The prospect of a game against Leeds always conjures up memories for me as a young boy, and the reputation of the Elland Road outfit under Don Revie at the time. They were a top side but perhaps didn’t win as many trophies when they were at their peak as they perhaps should have done. In many ways they were perhaps the team to beat, the best team in England, but somehow they didn’t always seem to achieve what they might have done. They certainly had their share of being runners-up. For example, following their promotion to the top flight in the early 1960s from 1964-65 onwards they finished 2nd, 2nd, 4th, 4th, 1st, 2nd, 2nd, 2nd, 3rd, 1st in the next ten seasons.
They were also perhaps the most hated side in the country at that time. I guess it’s a long time ago now, and perhaps that reputation is unfair? I don’t know, but my memory is such that people seemed to enjoy Leeds being beaten. Not more so than in 1970 when it seemed to me that most of the country wanted Chelsea to beat them in the FA Cup Final. They did after a replay and so many seemed to rejoice in the victory although the Chelsea side themselves had their fair share of players who could, shall we say, look after themselves.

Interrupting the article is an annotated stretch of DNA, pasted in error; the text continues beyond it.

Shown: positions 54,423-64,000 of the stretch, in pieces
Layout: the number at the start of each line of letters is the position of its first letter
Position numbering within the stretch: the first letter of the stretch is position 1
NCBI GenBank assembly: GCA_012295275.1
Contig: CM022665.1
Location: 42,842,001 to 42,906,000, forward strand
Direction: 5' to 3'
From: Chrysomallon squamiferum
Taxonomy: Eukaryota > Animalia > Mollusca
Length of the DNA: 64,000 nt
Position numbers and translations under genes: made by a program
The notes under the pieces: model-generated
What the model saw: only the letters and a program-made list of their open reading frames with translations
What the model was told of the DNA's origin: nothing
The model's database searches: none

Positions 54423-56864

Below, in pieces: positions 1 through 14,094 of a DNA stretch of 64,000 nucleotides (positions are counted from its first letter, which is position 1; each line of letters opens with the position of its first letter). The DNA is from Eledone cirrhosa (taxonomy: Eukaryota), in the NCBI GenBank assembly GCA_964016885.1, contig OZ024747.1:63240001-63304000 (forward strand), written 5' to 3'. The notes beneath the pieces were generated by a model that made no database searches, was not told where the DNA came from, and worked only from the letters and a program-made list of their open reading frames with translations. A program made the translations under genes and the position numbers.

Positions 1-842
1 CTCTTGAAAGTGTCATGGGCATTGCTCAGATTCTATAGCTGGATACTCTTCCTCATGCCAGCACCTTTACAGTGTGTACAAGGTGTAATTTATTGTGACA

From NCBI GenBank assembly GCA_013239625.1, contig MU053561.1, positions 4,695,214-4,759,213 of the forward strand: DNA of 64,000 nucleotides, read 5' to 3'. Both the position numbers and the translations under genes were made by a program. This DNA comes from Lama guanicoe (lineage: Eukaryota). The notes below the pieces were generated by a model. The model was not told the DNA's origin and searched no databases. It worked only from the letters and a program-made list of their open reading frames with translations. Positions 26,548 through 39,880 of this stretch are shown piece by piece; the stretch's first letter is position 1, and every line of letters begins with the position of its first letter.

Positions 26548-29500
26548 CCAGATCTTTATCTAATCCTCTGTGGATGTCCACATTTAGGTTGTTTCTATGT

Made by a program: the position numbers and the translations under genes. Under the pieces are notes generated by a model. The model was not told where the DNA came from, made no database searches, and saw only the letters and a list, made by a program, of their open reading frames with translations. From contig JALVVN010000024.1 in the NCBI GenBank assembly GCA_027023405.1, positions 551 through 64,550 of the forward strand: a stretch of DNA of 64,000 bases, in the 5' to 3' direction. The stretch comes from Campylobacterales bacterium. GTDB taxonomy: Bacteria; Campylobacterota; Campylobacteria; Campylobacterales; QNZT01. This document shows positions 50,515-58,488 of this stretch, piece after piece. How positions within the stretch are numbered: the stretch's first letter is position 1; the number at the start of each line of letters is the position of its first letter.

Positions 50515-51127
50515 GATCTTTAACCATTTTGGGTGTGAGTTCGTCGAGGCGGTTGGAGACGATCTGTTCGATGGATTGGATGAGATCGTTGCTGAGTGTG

The Leeds side of that era were certainly high profile, and even now around 50 years later I can recall so many of their players; Sprake, Reaney, Charlton, Hunter, Cooper, Madeley, Bremner, Giles, Lorimer, Clarke, Jones, Gray. To be honest I can’t recall too many more from the subsequent 50 years, Yorath, Jordan, Batty, Speed, Bowyer, Rio Ferdinand of course, Hasselbaink, Lee Chapman are just a few that spring to mind.
West Ham fans of my vintage will recall 1966 with massive affection. Of course I’m referring to the World Cup, but there are a couple of other reasons that I remember that year in relation to Leeds. Firstly, on my twelfth birthday in February of that year we were playing away at Leeds and were soundly thrashed 5-0. But in the following season later that year the mighty Leeds brought their first team down to Upton Park on a Monday night in November to play us in the fourth round of the Football League Cup (Carabao in modern terms). They were humbled 7-0 with hat-tricks for Hurst and Sissons and a goal from Peters. It was perhaps one of the most astonishing victories in all my years of supporting West Ham. After that win we didn’t beat them at the next twelve attempts until we finally won against them, ironically in a League Cup replay at Elland Road in 1971.
That season was to be the first where the League Cup final was to be held at Wembley. Before then they were home and away two-legged affairs. We progressed to the semi-final where we lost 6-2 on aggregate over the two legs to West Brom, who themselves went on to lose the final to a Rodney Marsh inspired Queens Park Rangers who came from behind to win 3-2.